Project Wisdom Logo

Life Skills/Pressing Issues

Secondary


Citizenship

Appreciating Those Who Teach * — Almost all of us can point to a special teacher whom we admire. Students explore the idea that what we admire most in others is what we ourselves would like to possess. They also consider how best to show appreciation for the teachers who have made a meaningful difference in their lives.
Key Idea: Showing appreciation for teachers
Character Traits: Caring - Kindness - Respect - Citizenship
Note: This message and lesson plan also work well for Teacher Appreciation Week: Please check the Internet for future dates.

Birds of a Feather — George Washington was a great leader who understood how peers influence us, for better or for worse. He also understood the need to treat one another with civility and respect. With this special message and lesson plan, students explore the notion that choosing friends wisely is very important.
Key Idea: Our peers influence us, for better or for worse
Character Traits: Responsibility - Respect - Trustworthiness - Citizenship
Note: This broadcast message and lesson plan also work well for Washington's Birthday.

Brave Hearts — Moral courage requires that we act upon the principles in which we believe, while being conscious of the risks involved. Moral courage can be encouraged and taught by example and by practice. Learning to have the courage of one's convictions is an important part of creating a life that is both successful and meaningful.
Key Idea: Acting upon core ethical values often requires moral courage
Character Traits: Courage - Kindness - Honesty - Citizenship

Counting for Something * — It's a privilege and a responsibility to participate in our democratic system, and voting is a right we shouldn't take for granted because the right to vote defines our democracy.
Key Ideas: Voting - Democracy
Character Traits: Responsibility - Citizenship
Note: This message and lesson plan also work well for election season.

Cybercitizenship — We live in a cyberworld where we can instantly communicate around the globe. These materials remind students that they shouldn't treat others differently online than they would treat them face-to-face, and that it's just as important to be a good cybercitizen as it is to be a good citizen in their community.
Key Ideas: Cyberethics - Cybercitizen - Cyberworld
Character Traits: Respect - Responsibility - Honesty - Fairness - Citizenship

Elders in a High-tech World * — Sometimes it's hard to imagine our world without the Internet, cell phones, and tablets. However, that's the world that some older citizens face because they don't have access to or don't know how to use the modern technology that we use every day. Students consider the idea of teaching elderly people how to use modern technology and also consider that they can learn from their elders.
Key Ideas: Young people teaching the elderly to use new technology - Learning from our elders
Character Traits: Responsibility - Citizenship
Note: This message and lesson plan also work well for Older Americans Month (May).

Election Day * — Additional Daily Broadcast Message - No Lesson Plan
Key Ideas: Election - Democracy
Character Traits: Responsibility - Citizenship

Extraordinary Possibilities * — Students consider the significance of the U.S. Constitution and have the opportunity to consider two important notions: 1) they live in one of the freest and most prosperous nations in the world, and 2) it is a nation full of extraordinary possibilities created by ordinary people.
Key Ideas: Democratic process - Power of each individual voter - Civic duty
Character Traits: Responsibility - Citizenship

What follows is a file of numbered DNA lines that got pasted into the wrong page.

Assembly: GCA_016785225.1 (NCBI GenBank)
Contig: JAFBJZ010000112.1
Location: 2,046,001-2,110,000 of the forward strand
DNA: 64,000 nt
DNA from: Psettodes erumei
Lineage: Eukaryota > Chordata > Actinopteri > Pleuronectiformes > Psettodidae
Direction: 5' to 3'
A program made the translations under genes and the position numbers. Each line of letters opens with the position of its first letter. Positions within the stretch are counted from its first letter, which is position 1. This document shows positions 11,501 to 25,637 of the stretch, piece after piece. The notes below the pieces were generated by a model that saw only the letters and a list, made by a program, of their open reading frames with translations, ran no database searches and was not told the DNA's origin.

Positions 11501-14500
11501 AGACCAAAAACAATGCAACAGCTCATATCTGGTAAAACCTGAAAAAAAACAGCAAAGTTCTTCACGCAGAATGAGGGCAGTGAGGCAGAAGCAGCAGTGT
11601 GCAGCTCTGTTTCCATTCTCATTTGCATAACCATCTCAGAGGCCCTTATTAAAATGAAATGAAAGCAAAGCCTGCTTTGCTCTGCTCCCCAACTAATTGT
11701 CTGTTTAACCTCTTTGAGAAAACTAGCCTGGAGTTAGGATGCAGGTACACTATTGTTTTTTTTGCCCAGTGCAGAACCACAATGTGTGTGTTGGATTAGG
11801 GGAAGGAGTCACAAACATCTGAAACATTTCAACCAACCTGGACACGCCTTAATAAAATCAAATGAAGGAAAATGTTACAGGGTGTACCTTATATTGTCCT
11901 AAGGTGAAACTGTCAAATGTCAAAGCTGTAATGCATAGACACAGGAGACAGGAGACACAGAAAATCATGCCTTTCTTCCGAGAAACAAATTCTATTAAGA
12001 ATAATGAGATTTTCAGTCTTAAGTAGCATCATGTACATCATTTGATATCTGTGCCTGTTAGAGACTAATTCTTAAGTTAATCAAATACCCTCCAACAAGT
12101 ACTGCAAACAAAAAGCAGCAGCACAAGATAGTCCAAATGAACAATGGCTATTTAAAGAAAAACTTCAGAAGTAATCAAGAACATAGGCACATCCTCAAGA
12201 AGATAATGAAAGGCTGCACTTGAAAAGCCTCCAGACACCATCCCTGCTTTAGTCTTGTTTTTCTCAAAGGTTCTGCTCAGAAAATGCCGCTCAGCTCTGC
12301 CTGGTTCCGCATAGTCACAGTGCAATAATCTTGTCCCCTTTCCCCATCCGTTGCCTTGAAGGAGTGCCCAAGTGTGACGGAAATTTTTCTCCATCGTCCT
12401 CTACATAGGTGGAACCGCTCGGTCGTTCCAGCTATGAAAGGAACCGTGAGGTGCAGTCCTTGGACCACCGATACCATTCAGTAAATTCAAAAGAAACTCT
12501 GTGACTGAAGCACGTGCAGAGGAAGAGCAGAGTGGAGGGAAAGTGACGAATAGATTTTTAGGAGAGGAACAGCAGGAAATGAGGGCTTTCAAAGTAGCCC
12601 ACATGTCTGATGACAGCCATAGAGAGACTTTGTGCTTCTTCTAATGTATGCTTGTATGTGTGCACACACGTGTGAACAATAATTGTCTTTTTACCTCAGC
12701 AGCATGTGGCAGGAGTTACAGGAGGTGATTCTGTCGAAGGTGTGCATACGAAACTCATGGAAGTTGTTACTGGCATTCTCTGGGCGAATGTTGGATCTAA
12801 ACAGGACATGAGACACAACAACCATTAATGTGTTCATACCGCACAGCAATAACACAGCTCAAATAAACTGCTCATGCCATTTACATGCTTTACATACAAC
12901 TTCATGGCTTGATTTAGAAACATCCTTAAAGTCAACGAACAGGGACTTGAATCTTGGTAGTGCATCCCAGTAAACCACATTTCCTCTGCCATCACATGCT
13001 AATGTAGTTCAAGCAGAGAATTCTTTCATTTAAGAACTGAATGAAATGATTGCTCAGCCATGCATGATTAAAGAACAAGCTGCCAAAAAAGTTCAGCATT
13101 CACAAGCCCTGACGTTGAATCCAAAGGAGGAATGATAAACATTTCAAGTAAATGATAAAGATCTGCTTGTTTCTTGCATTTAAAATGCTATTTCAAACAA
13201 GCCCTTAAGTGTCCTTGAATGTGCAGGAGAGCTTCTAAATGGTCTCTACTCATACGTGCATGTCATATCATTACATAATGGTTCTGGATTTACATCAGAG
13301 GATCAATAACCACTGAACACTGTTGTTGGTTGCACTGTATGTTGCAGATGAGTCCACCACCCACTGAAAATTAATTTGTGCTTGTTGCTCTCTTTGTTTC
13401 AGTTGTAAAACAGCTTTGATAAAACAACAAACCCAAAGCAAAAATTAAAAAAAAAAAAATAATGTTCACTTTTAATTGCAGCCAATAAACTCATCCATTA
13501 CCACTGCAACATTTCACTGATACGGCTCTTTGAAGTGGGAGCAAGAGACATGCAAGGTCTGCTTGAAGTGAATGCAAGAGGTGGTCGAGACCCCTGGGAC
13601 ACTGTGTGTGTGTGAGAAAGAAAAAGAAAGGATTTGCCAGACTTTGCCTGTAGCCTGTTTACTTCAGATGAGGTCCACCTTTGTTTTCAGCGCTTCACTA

Note: This message and lesson plan also work well for Constitution Day: September 17.

Fate, Freedom, and Coming to School *— Democracies are made strong by educated, responsible, and caring citizens. Some would say that a democracy cannot survive without citizens who are capable of making informed and wise choices. This is an opportunity for students to consider the benefits of a free and public education and how their education can impact our common future.
Key Ideas: Citizenship - The importance of educated citizens in a democratic society
Character Traits: Responsibility - Citizenship
Note: This message and lesson plan also work well for the beginning of the school year.

Finding the Dream * — It is important to set goals and work hard to achieve the American Dream. Vice Admiral Antonia Novello, the first woman and first Hispanic Surgeon General of the United States, tells young people that they should also take a stand for what they believe in and serve others. Students will take a look at the traits needed to achieve their dream.
Key Ideas: Contributions of Hispanic-Americans - Antonia Novello - American Dream
Character Traits: Self-reliance - Positive work ethic - Service to others - Citizenship
Note: This message and lesson plan also work well for Hispanic Heritage Month: Sept. 15 - Oct. 15.

Growing Justice — Corruption is a serious problem that causes harm to people around the world. People who are corrupt selfishly abuse their position of power for personal gain. Students will reflect on the contrast between the honesty and transparency of integrity vs. the deceit and secrecy needed to act in corrupt ways. They will also consider character traits that are necessary for young people to make a positive change in the world.
Key Ideas: Corruption - Integrity - Compassion - Selfishness vs. Selflessness - Justice - Equity - Fairness - Citizenship
Character Traits: Honesty - Integrity - Empathy

Going to the Trouble * — Being a person with strong character means being a person who goes to the trouble of doing what's right instead of doing what's easy, and that's not always convenient. In honor of Inconvenience Yourself Day, students are encouraged to take time to step outside of themselves and commit a random act of kindness by doing something special for someone else.
Key Ideas: Going to the trouble of being a person with character - Thinking of others